Dom Testa

Author / Speaker/ Broadcaster

Semi-Pro: The Gift of Giving Up "What-If"

I’m ambidextrous, which is kinda fun. I write with my right hand, I shoot pool with my left. I play tennis and racquetball with my right, bowl with my left. I eat right-handed, kick left-footed. Drum right-handed, but strum a guitar with my left.

As one good friend said: Dude, make up your mind. You’re a goddamned mess.

I played a lot of baseball as a kid, and as a left-handed pitcher I did pretty well. By age 15 I led the summer leagues in ERA. I couldn’t hit for shit, but I struck out a lot of guys from the mound. Yet by my junior year of high school I walked away from the game because I was already working full-time in radio. My trusty mitt was put on a shelf in the garage.

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Let It Be Good

On a vacation a few years ago we stumbled across a bar that truly kicked ass. It was outdoors, on gently-sloped property behind a restaurant, a rectangular bar overlooking a small river. Towering shade trees provided respite from the sun. The drinks were moderately priced, the service impeccable.

For what it’s worth, the bar was ergonomically perfect, too. Just the right depth to the tabletop (not too skinny, not too wide), at a comfortable height, and with foot rests positioned just where they needed to be. You may, or may not, understand exactly how all of that matters. Some of us happen to be "eat at the bar" people. It matters.

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We're Moving Thanksgiving and Halloween - Pass The Word

I like Christmas, but I love Thanksgiving. It’s got everything you want in a holiday: time off from work, a chance to hang with family and friends, a little bit of football, and the best food of all time. On top of that, while it might inject a little bit of stress, it doesn’t come close to the crushing pressures we associate with Christmas.

The only problem is that Thanksgiving comes at the wrong time. Let’s move it from late November to the fourth Thursday of October. Here’s why:

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Giant Leap

He was barely old enough to walk, but his dad thought it would be cool to introduce the little guy to airplanes. So off they went to an air show, where little Neil sat atop his father’s shoulders and watched the flying acrobats. Three years later, he took his first ride into the sky, aboard a small airplane affectionately known as the Tin Goose. It was July 20th, and he was five.

Thirty-three years later - to the day, strangely - he climbed out of a different flying machine and kicked up some lunar dust. On July 20th, 1969, Neil Armstrong stepped onto the surface of the moon.

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The Wrong Path

Thought-A-Day calendars are generally pretty cheesy. (Today’s thought: You CAN do it!) For years, though, I’d receive them as Christmas gifts, and I’d dutifully flip that page every single day. It usually produced an eye roll from me.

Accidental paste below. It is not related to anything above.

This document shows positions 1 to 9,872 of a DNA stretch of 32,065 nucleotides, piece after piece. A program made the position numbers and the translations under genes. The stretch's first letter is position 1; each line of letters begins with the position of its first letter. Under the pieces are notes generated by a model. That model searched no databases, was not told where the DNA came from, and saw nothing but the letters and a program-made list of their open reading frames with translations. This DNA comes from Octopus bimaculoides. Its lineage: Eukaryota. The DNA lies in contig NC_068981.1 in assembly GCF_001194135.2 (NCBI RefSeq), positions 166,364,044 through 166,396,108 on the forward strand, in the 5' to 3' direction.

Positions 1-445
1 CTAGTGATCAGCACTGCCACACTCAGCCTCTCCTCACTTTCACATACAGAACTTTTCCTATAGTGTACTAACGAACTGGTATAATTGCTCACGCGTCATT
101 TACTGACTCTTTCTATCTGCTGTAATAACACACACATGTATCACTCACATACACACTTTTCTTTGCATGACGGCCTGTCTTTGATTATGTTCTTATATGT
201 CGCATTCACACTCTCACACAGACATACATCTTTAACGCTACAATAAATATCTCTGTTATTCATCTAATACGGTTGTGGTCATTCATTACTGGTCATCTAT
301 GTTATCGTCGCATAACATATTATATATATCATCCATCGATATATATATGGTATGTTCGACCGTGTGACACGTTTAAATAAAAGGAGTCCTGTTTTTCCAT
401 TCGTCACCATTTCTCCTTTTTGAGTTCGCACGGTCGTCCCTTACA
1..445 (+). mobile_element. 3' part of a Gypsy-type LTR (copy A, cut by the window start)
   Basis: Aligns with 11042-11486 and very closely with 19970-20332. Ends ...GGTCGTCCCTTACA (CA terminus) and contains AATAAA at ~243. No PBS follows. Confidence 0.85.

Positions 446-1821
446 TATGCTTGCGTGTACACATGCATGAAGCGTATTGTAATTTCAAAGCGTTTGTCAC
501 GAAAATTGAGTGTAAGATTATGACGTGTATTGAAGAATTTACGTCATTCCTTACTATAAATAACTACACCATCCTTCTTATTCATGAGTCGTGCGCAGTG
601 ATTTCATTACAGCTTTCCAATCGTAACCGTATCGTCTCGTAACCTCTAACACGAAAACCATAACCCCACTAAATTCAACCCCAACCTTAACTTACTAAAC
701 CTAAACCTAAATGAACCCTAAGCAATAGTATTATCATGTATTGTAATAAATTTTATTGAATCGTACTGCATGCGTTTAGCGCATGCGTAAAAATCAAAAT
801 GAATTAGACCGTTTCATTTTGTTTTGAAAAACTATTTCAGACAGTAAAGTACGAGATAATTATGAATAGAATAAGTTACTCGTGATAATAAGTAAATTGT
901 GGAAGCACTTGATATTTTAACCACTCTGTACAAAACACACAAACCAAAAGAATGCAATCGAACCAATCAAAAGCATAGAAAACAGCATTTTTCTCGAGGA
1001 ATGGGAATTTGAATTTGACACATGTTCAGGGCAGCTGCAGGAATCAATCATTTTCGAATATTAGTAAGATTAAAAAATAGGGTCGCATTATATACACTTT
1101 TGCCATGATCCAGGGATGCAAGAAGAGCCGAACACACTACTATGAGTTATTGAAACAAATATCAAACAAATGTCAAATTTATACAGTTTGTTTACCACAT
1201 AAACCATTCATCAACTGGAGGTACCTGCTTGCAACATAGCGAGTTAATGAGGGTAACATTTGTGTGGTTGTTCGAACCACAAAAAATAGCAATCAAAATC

Until one day it didn’t. On a random Thursday in August I tore off the preceding page to find this Turkish proverb:

No matter how far you’ve traveled down the wrong path, turn back.

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The Myth of Life Balance

An article recently caught my eye, and not because it involved a celebrity. (I personally find stories on celebrities to be mind-draining and borderline painful, but I suppose there are people who can’t go a day without reading about Taylor’s current love. People are different.)

This piece focused on a comment Reese Witherspoon made regarding life balance. Or, to be accurate, the lack of life balance when you choose to work while raising a family. The interview in the magazine Southern Living quoted her on work/home balance: “No one’s really doing it perfectly.”

I suspect she’s right, but I’ll go a step farther: I don’t think it’s even possible to have balance.

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Wallpaper

The bed-and-breakfast sits about a mile from the historic City Centre of Canterbury, tucked into the somewhat-modern suburbs of the British town. The perfect distance, as it turns out; one can find a peaceful night's sleep outside the hubbub of the action, but get in a good walk when it's time to explore.

With a backpack slung from one shoulder, I cross a pedestrian bridge over the A28 and approach the stark, gray stone walls encircling the city. They're about a thousand years old, and look it: forbidding, in a way, and yet softened over time by weather and distress.

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More Than a Book Signing

After doing book signings for more than ten years, I wanted to offer up an explanation of how my signing events have changed - for the better - and why you might wanna drop by sometime.

If you’ve been to an author’s book signing event, chances are you found a writer sitting behind a table, staring up at people and holding a pen in his/her hand. Maybe there were people in line. Maybe you were the only person there.

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The Absolute Laws of a Garage Sale

My friends chuckled when they heard I was having a garage sale. I guess I’m not what you’d consider “garage sale material” - whatever that is. True, the last time I did it Reagan was in office, but I think that’s just about the right frequency. Everyone should have a garage sale once every thirty years.

Of course, now I’m an expert. Not because I’m so experienced in the ways of peddling and bartering, but because I’m a lifelong learner and first-class observer. While you may simply sell your junk and pocket the dollar bills, I study the process and the people.

And, by doing so, I’ve developed: Seven Iron-Clad Laws of The American Garage Sale

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P.O. Box 370567     Denver, CO     80237